To obtain this insurance, simply follow the link provided below. The website is also available in English, and the insurance is referred to as “travel health insurance.” Don’t forget to get your travel insurance before entering Iran.

Check out the link here to get your insurance.

  • For Booking Flights, Ask Your Agent
  • To get the best deals on domestic flights, consider booking through your local agent or your accommodation provider. This is particularly helpful in countries where the local airline pages are in a language you may not understand, such as Persian.
  • Try to have VPN Prepared in Advance
  • It’s important to be aware of the restrictions on social media access in Iran, and using a VPN can be a useful tool for accessing these platforms.
  • Facebook, Twitter, Netflix, YouTube, Tinder, Couchsurfing, blogs, and many other platforms are blocked and only can be open through VPN.
  • However, it’s also important to note that the use of VPNs in Iran is technically illegal, and the government actively blocks VPN websites. As a result, it’s a good idea to download and set up a VPN before arriving in Iran, and to have access to multiple VPNs in case one is blocked or not working properly.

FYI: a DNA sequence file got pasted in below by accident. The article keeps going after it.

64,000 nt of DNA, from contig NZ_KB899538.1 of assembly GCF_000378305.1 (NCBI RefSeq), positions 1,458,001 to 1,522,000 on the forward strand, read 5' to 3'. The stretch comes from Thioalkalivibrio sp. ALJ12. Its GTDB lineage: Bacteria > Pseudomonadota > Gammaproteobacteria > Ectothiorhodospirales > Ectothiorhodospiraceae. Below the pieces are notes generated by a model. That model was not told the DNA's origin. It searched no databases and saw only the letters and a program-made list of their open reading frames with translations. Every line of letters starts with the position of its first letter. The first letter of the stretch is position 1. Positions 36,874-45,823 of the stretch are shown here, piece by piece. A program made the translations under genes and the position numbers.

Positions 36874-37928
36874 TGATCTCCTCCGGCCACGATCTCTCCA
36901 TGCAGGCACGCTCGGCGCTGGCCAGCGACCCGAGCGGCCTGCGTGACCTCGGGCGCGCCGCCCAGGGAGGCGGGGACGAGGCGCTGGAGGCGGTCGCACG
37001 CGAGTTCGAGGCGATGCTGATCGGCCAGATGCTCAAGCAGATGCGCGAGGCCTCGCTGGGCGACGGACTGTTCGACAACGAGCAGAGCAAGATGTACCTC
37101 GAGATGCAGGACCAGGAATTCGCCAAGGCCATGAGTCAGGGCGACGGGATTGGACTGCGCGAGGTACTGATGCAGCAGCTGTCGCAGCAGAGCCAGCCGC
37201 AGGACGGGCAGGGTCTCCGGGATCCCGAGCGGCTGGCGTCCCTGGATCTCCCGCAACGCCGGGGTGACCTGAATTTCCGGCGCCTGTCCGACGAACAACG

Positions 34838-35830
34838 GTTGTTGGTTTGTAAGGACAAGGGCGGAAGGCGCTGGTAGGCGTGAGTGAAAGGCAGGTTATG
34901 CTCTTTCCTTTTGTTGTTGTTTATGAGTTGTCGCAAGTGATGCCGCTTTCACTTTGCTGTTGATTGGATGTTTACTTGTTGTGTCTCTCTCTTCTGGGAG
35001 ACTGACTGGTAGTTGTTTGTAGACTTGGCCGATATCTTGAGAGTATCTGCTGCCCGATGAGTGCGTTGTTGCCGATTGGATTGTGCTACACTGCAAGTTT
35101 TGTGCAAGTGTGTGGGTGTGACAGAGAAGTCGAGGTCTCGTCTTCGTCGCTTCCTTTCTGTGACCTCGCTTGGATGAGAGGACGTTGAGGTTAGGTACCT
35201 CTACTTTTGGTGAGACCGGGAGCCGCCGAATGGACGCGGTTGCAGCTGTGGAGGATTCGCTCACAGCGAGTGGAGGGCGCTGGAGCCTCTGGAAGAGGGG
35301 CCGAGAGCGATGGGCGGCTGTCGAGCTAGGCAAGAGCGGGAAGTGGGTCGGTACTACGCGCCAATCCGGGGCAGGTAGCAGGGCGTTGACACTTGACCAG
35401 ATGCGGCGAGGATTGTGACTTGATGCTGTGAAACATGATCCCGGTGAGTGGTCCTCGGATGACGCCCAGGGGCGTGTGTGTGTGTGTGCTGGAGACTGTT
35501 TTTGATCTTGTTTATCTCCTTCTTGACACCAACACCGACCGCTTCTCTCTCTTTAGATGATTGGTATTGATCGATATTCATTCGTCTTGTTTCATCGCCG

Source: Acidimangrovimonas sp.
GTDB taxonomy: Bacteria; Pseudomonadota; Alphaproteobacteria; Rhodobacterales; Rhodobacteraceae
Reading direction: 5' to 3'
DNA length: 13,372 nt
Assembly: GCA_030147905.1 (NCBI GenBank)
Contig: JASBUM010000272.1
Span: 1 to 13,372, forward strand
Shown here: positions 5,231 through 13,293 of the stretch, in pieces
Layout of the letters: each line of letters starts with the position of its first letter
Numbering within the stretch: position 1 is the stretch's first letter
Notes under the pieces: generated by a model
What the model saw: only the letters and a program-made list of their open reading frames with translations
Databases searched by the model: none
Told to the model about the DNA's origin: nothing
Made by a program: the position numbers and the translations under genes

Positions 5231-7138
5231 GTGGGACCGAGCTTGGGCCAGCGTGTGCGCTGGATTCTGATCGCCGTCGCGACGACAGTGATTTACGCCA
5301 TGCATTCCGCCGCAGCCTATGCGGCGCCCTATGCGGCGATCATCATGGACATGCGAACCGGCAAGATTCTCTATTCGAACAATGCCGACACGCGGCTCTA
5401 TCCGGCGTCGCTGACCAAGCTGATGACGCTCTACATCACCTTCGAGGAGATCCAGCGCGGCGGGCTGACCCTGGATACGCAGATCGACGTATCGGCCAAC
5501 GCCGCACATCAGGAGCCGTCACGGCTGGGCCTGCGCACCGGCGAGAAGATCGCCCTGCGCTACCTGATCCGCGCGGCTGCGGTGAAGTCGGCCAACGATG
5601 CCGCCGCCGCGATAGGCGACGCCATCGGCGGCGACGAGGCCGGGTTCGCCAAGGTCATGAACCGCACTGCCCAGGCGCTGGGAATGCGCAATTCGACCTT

• It’s also a good idea to exercise caution and be aware of the potential risks associated with using a VPN in Iran.
  • Bring a Backpack Rather Than a Suitcase
  • Iran is an amazing destination for backpackers, and it’s important to choose the right gear for your travels. Instead of a suitcase, we highly recommend using a backpack, especially in Iran where roads and paths can be uneven. Wheeling a suitcase around would be a nightmare.
  • To ensure the best support, always choose a lightweight backpack that fits you perfectly. If you prefer the convenience of wheels, consider a hybrid backpack that has harnesses and wheels on the bottom for the times when you don’t want to carry it.
  • Purchasing a SIM Card

Figure 4- Iranian SIM Cards

  • If you are traveling to Iran as a foreigner, getting a local SIM card is a great idea. Contrary to what you may have heard, it is possible to buy one as a foreigner. This will enable you to make bookings and stay in touch with friends and family back home through apps like WhatsApp and Snap while on the go.